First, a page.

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- Value of Health IT
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Search Tags: benefits
At its monthly board meeting Thursday in Washington, the Federal Retirement Thrift Investment Board (FRTIB) announced that 87.5 percent of FERS employees are actively contributing to their TSP accounts. The percentage just surpasses the previous record high of 87.4 percent in January 2003. Although participation is increasing, a lower percentage of participants are contributing full match to their TSP accounts.
While federal employees gave high marks on usefulness and importance to the Thrift Savings Plan, only a small percentage said they had flexible spending accounts because they saw little value in the program. The results are part of a survey that OPM has been doing since 2004 to gauge worker opinions on the health and wellness benefits it offers.
Last month, Tammy Flanagan, senior benefits director for the National Institute of Transition Planning, joined Federal News Radio's senior correspondent, Mike Causey, to answer feds' questions as part of an exclusive online chat. The experts fielded dozens of questions from readers -- but couldn't get to all them. So, Federal News Radio went back to the experts to answer another round of questions for readers. In this special Q&A, find the experts' take on everything from the best date to retire this year and what happens to insurance premiums when you retire to whether the Thrift Savings Plan plans to offer in-plan conversions.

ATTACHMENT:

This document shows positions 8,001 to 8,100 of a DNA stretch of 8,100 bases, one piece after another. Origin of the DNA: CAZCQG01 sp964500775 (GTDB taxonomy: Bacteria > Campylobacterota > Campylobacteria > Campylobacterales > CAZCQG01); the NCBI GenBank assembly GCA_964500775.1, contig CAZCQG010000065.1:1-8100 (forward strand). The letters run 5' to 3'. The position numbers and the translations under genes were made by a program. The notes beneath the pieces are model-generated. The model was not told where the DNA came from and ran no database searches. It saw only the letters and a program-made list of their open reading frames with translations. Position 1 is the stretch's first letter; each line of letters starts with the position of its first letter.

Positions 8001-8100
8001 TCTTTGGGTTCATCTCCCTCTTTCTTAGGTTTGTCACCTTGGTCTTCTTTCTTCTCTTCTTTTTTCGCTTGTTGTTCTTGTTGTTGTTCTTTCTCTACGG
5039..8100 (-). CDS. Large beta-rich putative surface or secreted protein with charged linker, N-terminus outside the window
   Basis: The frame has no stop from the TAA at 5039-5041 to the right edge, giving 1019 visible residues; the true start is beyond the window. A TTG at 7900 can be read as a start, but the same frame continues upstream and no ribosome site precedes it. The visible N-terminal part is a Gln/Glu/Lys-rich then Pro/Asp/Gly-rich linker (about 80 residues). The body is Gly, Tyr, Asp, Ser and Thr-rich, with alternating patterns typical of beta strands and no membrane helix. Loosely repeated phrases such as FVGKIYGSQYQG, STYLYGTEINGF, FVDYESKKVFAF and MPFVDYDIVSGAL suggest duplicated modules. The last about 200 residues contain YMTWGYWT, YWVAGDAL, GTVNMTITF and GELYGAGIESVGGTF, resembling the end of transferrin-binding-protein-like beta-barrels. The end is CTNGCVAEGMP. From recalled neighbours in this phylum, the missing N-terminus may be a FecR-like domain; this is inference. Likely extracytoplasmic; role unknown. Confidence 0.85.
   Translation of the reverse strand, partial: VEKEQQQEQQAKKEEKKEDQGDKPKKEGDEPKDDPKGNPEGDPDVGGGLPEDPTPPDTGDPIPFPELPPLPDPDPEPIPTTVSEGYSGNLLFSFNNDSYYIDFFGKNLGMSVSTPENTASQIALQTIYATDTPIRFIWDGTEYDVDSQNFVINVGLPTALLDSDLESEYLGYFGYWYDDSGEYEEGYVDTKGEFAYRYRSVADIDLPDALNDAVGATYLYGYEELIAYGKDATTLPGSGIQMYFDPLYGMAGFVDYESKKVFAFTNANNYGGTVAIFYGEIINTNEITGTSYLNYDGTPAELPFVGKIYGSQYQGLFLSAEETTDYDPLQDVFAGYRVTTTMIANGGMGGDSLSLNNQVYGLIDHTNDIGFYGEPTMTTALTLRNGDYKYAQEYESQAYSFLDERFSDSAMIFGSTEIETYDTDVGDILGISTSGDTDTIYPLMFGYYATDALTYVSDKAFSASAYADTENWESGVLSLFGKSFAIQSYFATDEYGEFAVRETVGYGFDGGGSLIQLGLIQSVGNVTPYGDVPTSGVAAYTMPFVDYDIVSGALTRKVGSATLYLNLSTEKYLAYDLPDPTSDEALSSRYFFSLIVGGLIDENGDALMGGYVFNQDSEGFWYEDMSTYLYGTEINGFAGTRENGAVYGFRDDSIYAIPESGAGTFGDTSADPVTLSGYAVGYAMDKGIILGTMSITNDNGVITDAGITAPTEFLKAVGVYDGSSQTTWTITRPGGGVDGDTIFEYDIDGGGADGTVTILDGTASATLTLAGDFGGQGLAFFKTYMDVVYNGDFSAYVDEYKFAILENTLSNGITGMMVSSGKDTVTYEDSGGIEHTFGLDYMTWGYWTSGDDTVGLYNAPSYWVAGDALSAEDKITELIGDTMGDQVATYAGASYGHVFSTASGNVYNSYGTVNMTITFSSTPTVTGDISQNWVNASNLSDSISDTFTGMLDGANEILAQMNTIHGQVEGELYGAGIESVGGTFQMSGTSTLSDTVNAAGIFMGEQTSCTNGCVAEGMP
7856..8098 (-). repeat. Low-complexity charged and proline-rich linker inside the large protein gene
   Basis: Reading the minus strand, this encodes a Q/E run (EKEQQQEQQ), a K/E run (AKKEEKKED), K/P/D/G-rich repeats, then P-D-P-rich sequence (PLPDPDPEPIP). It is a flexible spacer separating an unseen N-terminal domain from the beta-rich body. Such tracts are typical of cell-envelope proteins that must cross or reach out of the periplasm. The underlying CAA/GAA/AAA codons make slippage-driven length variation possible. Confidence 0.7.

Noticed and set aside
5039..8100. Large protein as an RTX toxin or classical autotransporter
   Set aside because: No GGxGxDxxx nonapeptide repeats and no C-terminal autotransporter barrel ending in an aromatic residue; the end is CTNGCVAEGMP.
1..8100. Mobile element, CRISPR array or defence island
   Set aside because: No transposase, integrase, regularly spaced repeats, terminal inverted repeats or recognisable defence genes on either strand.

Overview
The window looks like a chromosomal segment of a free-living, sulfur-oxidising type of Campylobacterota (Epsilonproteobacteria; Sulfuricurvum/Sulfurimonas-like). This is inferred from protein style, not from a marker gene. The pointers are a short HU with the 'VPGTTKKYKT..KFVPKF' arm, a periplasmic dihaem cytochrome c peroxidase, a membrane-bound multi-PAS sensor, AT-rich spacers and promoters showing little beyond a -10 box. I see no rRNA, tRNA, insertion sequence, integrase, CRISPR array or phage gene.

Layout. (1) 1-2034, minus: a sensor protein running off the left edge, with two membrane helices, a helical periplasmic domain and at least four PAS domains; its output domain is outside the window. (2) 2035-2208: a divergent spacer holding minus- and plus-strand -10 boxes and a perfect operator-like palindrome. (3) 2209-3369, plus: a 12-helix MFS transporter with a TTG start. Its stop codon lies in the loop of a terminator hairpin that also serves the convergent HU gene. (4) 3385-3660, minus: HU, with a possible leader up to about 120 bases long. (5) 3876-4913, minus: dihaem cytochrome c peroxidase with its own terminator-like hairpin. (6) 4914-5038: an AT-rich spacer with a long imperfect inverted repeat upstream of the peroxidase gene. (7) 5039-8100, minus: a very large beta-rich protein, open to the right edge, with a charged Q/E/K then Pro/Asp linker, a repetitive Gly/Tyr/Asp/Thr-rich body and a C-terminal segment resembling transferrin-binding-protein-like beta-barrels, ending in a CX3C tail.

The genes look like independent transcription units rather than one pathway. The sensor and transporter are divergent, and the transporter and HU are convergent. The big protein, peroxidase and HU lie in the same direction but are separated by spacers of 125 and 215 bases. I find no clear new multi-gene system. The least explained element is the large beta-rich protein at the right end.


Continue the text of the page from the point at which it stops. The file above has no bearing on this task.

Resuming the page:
When it comes to retirement benefits, not all federal workers pay the same, Senior Correspondent Mike Causey say. In fact, the giant Federal Employees Retirement System, or FERS, now has three tiers.
Office of Personnel Management Director Katherine Archuleta says she wants to keep premium increases for federal employees' health coverage "in check." In a keynote speech at the annual FEHB Program Carrier Conference in Arlington, Va., Thursday Archuleta also called on insurance carriers to make prescription drugs more affordable and urged more federal employees to sign up for wellness programs.
Married federal couples face a tough but important choice when they retire, Senior Correspondent Mike Causey says. Should they provide a survivor benefit?
If you are in perfect health and plan to stay that way, or if $1,200 a year more or less means little to you, you can skip this column. Otherwise, listen up, Senior Correspondent Mike Causey says.